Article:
Blame it on YOU for the damn false-positives!

indexBelow  is a list of 6 facts (and counting) you should know before whining and complaining around the infamous false-positive (FP) topic. If you’ve been there, feel free to comment and share your pain or your own facts.

As you know, the FPs are everywhere and multiplying just like Gremlins after a shower! [Misled Millennials, click here] In fact, that seems to be part of 12 in every 10 Security Monitoring projects out there, including those heavily relying on SIEM technology.

So here’s the list of facts and some quick directions:

#1 Canned content sucks

Bad news. Out-of-the-box things don’t go well with Security Monitoring, my friend. Your adversaries are quite creative and you need to catch up.

But before bashing  vendors, think about it from their perspective. Would you release a product without any content? They are there for providing an idea of its usage, they are meant for general cases. You need to RTFM and spend a great deal of time evaluating and testing the product features to enable customization.

If you are into #photography, let me ask you: are you still shooting on automatic, generating JPEGs, with lower resolution (more shots!) out of your fully customizable camera? If you want to boost your chances of having that perfect shot, you need to go manual and experiment with all possible settings.

The technology is just another tool. Regardless of the feature set, you should be able to get the best out of it by translating your knowledge into a tailor-made rule set.

#2 You don’t have a scope

Since it’s pretty much utopia consuming a risk analysis result as an input for your Security Monitoring program, you need to find a way to define an initial scope. This will drive the custom rules development cycle and define the monitoring coverage (detective controls).

We tend to go with low hanging fruits or quick wins, but even then, you still need to spend some time defining your goals. And here the “Use Cases” conversation starts, perhaps one of the most important from the program!

Actually, it deserves a full article on its own, but I will leave you with a simple, yet interesting approach delivered by Augusto Barros (Gartner). I liked it when he pretty much defines the scope as the interception between Importance (value) and Feasibility (effort).

#3 People > Technology

No matter how cool and easy to use the technology is, if you don’t have a skilled team to work on #1 (RTFM and experiment) and #2 (define goals), you will likely end up with a bunch of unattended alerts.

Therefore, don’t hire deployers, hire Security Content Designers, Security Content Engineers, enable them to extract the value of your security arsenal (investment).

#4 Exception handling is not optional

When I say tailor-made, that means your rule should already address exceptions to a certain extent, that’s also called whitelisting.

If during  development you realize a rule is generating too many alerts, try to anticipate the analysts call, and filter out scenarios that are not worth investigating.

The technology MUST provide easy ways to quickly add/modify/remove exceptions. Bonus for those products providing auditing (who, when, why).

#5 Aggregation is key

Have you noticed how many alerts are related to the very same case or target?

Some technologies (and security engineers), especially applicable to SIEMs, dare generating the very same alert – multiple times – simply because the time range considered for processing the events is overlapping, longer than the rule’s execution interval itself. “Run every hour, checking the last 5 days”. WTH?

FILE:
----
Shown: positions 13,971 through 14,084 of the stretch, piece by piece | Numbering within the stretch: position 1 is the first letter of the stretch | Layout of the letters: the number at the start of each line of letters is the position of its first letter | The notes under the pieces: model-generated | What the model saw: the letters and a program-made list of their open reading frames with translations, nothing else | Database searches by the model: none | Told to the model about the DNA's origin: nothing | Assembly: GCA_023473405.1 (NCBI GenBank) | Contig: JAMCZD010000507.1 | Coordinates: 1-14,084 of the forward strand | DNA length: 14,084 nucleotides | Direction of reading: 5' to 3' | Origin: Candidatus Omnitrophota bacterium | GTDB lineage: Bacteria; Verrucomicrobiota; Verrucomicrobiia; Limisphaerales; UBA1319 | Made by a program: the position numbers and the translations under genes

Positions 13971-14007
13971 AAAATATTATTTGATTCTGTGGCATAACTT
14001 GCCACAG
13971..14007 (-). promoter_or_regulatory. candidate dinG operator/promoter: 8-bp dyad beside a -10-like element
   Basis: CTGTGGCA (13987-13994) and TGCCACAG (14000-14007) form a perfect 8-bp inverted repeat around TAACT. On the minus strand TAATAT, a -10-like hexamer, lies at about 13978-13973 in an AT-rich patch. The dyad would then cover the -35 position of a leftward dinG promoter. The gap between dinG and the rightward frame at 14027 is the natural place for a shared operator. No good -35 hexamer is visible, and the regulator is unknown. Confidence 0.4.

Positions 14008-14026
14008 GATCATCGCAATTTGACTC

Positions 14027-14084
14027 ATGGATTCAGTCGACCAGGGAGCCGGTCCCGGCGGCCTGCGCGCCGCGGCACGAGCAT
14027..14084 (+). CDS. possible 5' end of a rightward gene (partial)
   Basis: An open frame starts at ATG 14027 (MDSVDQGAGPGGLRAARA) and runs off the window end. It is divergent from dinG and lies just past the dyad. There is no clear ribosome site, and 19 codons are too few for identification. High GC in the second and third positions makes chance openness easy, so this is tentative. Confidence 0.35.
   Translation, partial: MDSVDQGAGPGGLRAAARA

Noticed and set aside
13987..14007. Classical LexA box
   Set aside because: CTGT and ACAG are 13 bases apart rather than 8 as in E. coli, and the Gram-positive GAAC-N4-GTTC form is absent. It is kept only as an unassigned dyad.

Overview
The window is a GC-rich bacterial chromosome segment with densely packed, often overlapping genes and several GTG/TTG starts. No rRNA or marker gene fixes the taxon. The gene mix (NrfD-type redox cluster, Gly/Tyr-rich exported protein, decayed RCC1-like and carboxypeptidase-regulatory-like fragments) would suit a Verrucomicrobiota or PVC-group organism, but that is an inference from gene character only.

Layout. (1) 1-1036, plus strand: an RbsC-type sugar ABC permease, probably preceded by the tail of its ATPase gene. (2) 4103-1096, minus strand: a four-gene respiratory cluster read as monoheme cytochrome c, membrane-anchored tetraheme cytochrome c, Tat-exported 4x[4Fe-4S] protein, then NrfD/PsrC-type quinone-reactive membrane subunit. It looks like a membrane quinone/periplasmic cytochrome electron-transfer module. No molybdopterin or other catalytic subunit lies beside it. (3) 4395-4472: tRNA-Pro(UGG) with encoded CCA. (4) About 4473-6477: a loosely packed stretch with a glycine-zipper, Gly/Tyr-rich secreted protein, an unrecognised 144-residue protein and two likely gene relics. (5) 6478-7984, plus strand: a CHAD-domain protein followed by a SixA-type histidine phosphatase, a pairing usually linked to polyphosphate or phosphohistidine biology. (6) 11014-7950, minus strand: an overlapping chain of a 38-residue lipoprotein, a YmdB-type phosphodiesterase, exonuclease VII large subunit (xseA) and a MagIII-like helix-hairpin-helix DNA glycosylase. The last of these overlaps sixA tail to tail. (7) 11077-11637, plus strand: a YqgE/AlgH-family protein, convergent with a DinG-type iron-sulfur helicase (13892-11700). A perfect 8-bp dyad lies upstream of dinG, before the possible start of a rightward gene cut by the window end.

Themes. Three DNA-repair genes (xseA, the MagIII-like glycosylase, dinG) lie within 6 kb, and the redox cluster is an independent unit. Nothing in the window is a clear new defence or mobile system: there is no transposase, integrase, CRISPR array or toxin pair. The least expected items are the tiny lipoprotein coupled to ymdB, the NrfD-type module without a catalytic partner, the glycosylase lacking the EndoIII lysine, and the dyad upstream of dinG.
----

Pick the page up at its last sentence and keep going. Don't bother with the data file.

What about aggregating on the target (or victim, if you will)? Not all products provide such functionality, but most SIEMs do. So instead of generating multiple alerts for every single hit on your data stream, why not consolidating those events on a single alert? Experiment aggregating on unique targets to start with.

#6 Threat Intel data != IDS signature

Here, there’s not much to say, with all that Threat Intel porn hype nowadays, just go ahead and read Alex Sieira’s nice blog post: Threat Intelligence Indicators are not Signatures.

Help spread the love for FPs and share your thoughts!


Splunkers on Twitter

Below is a list of Splunk users I am following on Twitter, including Splunkers, partners and awesome users. Most of them are also into #Infosec. The list is not sorted in any particular order.

Missing someone, maybe you?! Please feel free to contact me for adding more. In case you want to follow a list, it is also available via Twitter here.

Ryan Kovar @meansec
Staff Security Strategist @Splunk. Enjoys clicking too fast, long walks in the woods, and data visualizations.

Holger Sesterhenn @sesterhenn_splk
Sales Engineer, CISSP, Security Know-How, Machinedata, Security Intelligence, IoT, Industrie 4.0, BigData, Hadoop, NoSQL, User Behavior Analytics

The Dark Overlord @StephenGailey
Towering intellect; effortlessly charming…

Cédric @_CLX
Let me grep you. #infosec and useless stuff. Using security buzzwords since 2005.

Brad Shoop @bradshoop
Security Onion for Splunk app developer, infosec, devops, infrastructure, cloud and homebrewer.

monzy merza @monzymerza
Chief Security Evangelist @Splunk. Thoughts are my own.

Damien Dallimore @damiendallimore
Splunk Dev Evangelist, Golfer, Rugby Player, Musician, Scuba Diver, Thai linguist, Chef.

Adam Sealey @AdamSealey
Information security, both applied and research. CSIRT, DFIR, and analytics Generalist geek. Husband & father of 3. Tweets are my own.

Hacker Hurricane @HackerHurricane
Austin TX. area Information Security Professional

Mika Borner @my2ndhead
Splunk Artisan. Because Splunking is an art.

David Shpritz @automine
I Splunk all the things. Blieve, hon. Splunk, Web App Sec, Open source, EDC

Dimitri McKay @dimitrimckay
Glazed donut connoisseur, plus size hand model, technologist, splunker, replicant, security nerd, CISSP, MMA fighter, zombie killer & lover of pitbulls.

Luke Murphey @LukeMurphey